Good Cop parents aren’t in any better position either. These are the parents that can’t say No to their children. They can’t find the fault in their child’s mistakes or they spoil their children at every chance. As the child grows older they learn they can do anything, say anything, and there are no consequences for their actions. And then what happens when they have to go out into the real world with this approach to life? They aren’t ready.

So why does Bad Cop, Good Cop work so well and what does it really look like? I’ll share a real example of how this has been applied in my life and why I feel it’s so effective.

One bright and sunny day my 7 year old stepped off the school bus and he came running up to me, tears streaming down his face. When I asked why he was crying he said it was because he got a bad grade and I thought, “Okay… a little dramatic but whatever…”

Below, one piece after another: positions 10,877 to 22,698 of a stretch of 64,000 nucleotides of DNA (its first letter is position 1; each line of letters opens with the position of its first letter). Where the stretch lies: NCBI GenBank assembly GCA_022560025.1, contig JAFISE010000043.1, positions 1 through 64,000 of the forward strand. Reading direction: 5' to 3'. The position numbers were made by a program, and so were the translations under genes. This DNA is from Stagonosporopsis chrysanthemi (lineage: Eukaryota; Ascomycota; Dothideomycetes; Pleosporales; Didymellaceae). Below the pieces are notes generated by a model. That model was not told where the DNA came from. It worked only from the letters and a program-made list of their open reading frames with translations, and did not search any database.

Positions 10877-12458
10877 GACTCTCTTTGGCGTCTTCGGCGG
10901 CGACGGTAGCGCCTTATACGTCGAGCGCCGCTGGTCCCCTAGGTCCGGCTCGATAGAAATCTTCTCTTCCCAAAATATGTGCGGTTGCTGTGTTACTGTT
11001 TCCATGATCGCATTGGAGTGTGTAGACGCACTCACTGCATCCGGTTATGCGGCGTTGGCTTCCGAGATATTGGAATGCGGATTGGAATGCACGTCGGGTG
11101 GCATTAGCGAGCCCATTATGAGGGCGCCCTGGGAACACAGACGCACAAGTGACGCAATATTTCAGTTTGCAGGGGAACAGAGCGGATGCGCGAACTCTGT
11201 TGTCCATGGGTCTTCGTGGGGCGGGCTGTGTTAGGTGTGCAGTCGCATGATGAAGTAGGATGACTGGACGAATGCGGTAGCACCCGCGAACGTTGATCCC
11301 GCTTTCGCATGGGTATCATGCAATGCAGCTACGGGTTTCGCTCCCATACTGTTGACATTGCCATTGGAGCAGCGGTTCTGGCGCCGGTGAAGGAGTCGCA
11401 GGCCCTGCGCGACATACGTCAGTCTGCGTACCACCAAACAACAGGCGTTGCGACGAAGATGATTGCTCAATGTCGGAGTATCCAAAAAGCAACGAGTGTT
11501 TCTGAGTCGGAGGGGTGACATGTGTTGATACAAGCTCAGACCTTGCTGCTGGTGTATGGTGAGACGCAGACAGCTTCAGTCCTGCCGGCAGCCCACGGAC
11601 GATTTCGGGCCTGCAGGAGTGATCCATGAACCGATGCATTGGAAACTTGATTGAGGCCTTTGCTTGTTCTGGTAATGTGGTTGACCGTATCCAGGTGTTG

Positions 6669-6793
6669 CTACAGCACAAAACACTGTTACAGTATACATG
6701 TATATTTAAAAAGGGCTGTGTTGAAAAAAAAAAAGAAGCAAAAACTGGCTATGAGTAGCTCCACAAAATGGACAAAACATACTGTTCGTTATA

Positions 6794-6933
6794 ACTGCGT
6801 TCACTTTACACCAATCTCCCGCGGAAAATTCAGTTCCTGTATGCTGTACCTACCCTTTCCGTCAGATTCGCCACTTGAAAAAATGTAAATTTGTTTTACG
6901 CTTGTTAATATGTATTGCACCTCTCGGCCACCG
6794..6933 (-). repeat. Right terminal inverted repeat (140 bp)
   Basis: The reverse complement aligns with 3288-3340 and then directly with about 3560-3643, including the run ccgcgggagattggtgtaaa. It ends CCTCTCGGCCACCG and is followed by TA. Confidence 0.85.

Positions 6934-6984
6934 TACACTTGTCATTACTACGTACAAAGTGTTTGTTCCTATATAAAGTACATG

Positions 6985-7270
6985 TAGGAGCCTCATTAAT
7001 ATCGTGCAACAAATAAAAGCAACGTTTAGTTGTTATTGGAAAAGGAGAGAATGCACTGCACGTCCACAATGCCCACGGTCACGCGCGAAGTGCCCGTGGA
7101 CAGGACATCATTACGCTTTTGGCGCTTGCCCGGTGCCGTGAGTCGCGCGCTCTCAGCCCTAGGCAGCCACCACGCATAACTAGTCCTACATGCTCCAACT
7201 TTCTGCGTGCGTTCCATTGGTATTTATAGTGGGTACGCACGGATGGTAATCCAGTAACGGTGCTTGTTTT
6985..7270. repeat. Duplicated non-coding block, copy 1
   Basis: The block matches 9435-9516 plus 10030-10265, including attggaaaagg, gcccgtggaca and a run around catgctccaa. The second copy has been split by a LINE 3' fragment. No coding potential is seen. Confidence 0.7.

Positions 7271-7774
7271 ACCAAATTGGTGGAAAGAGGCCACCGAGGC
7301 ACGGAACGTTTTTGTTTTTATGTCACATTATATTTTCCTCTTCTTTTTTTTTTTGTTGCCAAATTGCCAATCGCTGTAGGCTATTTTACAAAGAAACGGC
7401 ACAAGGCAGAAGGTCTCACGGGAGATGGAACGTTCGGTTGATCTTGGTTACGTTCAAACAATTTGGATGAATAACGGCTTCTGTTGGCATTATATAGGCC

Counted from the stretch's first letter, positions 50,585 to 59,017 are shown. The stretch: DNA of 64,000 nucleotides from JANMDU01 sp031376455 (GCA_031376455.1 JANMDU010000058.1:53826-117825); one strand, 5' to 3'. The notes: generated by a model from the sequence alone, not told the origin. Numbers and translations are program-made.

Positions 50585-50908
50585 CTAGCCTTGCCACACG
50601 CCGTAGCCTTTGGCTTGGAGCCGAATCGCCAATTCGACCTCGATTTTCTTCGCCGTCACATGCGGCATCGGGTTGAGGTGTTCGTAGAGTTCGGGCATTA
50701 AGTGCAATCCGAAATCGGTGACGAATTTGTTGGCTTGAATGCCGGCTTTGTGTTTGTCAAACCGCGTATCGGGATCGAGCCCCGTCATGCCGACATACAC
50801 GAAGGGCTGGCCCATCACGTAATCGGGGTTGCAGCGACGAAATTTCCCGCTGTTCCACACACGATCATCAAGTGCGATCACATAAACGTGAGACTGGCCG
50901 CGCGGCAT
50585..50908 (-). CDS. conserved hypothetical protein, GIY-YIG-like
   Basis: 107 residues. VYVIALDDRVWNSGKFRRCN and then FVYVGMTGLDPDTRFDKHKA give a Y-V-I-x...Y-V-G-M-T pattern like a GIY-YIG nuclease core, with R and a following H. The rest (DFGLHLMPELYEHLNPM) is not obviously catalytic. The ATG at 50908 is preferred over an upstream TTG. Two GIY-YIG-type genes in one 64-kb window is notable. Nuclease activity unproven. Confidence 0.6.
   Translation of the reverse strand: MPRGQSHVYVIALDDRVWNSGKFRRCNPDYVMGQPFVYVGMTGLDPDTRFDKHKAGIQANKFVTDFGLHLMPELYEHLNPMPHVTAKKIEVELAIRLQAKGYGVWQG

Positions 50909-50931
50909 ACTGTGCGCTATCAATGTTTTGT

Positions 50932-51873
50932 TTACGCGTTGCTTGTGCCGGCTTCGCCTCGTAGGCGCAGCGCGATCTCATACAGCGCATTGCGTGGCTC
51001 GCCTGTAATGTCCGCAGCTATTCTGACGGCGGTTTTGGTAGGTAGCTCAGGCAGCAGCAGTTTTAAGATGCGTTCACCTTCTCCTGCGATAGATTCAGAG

The next day I get a call from his Principal. Come to find out, this little rebel got the idea to draw on the school bus with a permanent marker. Now, in the scope of things, I could really care less about this happening. He didn’t hurt anybody and he clearly didn’t realize what he was doing was going to upset people (also he wrote his own name… so not to bright on his part).

What I was really mad about though was that he lied to me about what had happened. You see, to me, that trust, knowing that my kids will tell me the truth when it really counts is incredibly important to me. It’s the only way I can guarantee that as my kids get older and life gets hard, they will honestly tell me how things are for them and when they need help. Many teens and young adults struggle at these stages of life and pride or embarrassment keep them from getting the help they need. It’s important your kids can be honest with you.